Biliary cast syndrome

Biliary cast syndrome is a complication that occurs after liver transplantation, where dark solid bilirubin casts develop in the biliary tree, causing biliary obstruction.

This should be differentiated from biliary sludge, which represents thickened bile that has not precipitated.

It occurs in about 4% to 18% of the liver transplantation, mainly in the first 6 months and most often in liver transplantation from donation after cardiac death donors (DCD). 1,8 

The most common presentation is with fever since the transplanted liver is insensitive/denervated. Laboratory tests will show cholestatic findings.

The hard casts are composed of bilirubin (up to 50%) and of bile acids (10-15%).2 They are thought to result from cold ischemia during the transplantation, but this has been disputed and other factors include acute rejection on a cellular basis, biliary infections, and biliary obstruction. 3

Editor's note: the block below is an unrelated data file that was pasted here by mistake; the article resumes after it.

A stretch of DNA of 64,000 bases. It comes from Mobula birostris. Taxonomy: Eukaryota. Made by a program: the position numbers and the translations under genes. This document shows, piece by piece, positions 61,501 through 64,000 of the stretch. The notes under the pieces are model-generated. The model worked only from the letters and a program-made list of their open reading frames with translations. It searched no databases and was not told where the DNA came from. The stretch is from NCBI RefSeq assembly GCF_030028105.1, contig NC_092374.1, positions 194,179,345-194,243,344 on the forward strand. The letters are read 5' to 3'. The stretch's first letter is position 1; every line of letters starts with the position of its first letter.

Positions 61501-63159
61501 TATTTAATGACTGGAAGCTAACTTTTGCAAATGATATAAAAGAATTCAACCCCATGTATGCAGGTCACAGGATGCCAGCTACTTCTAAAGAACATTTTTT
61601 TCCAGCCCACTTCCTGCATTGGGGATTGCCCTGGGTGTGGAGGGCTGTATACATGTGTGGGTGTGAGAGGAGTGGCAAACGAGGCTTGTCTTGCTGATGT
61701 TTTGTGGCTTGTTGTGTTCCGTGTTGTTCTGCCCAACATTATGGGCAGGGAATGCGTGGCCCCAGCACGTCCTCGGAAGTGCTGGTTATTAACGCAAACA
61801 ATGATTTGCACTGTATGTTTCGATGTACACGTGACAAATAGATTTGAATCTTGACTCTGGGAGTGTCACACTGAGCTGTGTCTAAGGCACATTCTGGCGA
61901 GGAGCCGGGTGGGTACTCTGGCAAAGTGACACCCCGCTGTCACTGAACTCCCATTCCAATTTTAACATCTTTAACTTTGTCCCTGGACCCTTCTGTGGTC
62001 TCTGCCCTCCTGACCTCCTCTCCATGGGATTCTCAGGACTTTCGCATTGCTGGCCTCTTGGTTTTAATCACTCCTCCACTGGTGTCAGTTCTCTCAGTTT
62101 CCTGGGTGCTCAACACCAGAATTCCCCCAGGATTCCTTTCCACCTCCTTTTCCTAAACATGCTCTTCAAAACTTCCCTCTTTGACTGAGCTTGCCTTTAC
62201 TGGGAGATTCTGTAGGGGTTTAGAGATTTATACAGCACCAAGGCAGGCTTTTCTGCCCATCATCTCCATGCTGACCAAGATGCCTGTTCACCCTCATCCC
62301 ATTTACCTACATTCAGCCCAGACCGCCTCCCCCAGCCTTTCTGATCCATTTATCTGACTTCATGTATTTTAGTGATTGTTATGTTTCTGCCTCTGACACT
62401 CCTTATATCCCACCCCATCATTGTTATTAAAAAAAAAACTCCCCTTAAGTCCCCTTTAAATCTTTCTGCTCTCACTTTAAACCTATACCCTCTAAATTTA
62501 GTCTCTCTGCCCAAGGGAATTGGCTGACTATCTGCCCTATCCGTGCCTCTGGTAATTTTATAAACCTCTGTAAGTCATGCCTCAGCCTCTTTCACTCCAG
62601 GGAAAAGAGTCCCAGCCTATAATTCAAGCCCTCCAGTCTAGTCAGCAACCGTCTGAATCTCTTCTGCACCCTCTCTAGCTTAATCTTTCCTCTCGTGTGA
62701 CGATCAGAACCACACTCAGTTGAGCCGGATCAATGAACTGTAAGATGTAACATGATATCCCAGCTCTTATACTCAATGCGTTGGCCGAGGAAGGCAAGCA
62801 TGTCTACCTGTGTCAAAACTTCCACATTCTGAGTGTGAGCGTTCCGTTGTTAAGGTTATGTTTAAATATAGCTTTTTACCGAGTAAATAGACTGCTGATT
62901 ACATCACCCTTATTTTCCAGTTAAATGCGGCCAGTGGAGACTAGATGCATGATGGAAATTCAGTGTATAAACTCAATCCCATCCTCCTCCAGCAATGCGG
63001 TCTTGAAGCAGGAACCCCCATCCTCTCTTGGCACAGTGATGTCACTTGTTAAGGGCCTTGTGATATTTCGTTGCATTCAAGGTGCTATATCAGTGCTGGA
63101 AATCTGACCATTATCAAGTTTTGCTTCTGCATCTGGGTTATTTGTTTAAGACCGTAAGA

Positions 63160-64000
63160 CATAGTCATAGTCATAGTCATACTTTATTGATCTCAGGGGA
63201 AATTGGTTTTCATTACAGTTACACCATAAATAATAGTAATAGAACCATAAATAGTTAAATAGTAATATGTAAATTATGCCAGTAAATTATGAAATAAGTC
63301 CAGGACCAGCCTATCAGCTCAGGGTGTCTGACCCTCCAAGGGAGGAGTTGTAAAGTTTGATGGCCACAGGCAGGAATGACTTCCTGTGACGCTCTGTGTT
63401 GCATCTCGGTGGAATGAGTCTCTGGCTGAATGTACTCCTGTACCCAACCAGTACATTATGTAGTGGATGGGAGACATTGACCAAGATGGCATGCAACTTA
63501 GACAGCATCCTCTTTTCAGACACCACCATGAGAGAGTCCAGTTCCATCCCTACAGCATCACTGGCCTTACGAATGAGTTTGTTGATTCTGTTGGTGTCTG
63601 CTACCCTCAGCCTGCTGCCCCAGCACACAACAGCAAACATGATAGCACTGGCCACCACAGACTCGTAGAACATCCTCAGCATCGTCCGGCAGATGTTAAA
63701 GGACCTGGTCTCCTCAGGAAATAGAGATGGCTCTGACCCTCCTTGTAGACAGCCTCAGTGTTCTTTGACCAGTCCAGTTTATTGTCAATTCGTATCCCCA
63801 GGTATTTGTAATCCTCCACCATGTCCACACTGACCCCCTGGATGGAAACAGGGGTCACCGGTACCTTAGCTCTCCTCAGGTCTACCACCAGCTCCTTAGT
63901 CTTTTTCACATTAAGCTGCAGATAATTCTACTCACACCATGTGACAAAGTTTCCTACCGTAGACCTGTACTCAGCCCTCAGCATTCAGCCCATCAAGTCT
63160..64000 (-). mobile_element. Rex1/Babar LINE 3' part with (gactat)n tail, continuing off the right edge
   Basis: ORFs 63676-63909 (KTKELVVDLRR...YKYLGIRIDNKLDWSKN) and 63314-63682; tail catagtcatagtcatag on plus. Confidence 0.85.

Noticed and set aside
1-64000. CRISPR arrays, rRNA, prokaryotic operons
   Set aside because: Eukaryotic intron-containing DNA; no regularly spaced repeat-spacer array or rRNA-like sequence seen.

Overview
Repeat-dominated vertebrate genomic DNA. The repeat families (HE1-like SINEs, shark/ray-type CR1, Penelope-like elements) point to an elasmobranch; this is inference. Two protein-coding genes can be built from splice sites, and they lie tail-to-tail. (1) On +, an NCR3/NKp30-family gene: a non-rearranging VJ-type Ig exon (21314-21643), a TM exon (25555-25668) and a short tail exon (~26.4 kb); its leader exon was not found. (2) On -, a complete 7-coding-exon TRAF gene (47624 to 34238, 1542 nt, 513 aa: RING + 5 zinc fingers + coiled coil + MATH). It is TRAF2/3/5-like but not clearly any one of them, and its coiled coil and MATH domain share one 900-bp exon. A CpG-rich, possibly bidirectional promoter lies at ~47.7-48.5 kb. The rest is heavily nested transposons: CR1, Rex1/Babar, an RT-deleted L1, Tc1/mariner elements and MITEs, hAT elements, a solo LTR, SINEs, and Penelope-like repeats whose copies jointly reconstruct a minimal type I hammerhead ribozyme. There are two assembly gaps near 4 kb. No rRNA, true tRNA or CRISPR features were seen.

Usually, the first line of imaging because it offers the ability to perform cholangioplasty if necessary. It can show multiple areas of stricture and dilatations, along filling defects that represent biliary casts. 4

Irregular bile duct dilatation. Bile casts can manifest as linear hyperdense material within bile ducts.

Biliary casts appear hyperintense on T1-weighted MR images.5

It carries a greater mortality risk and can result in the need for another liver transplantation 6.

They are usually treated during an ERCP with a sphincterotomy, cast removal, and bile duct stenting.

Alternatives include percutaneous bile duct drainage and irrigation or surgical cast removal.

It was originally described in 1975 by Waldram, Williams, and Calne. 7

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rID: 58167
Tag: cases
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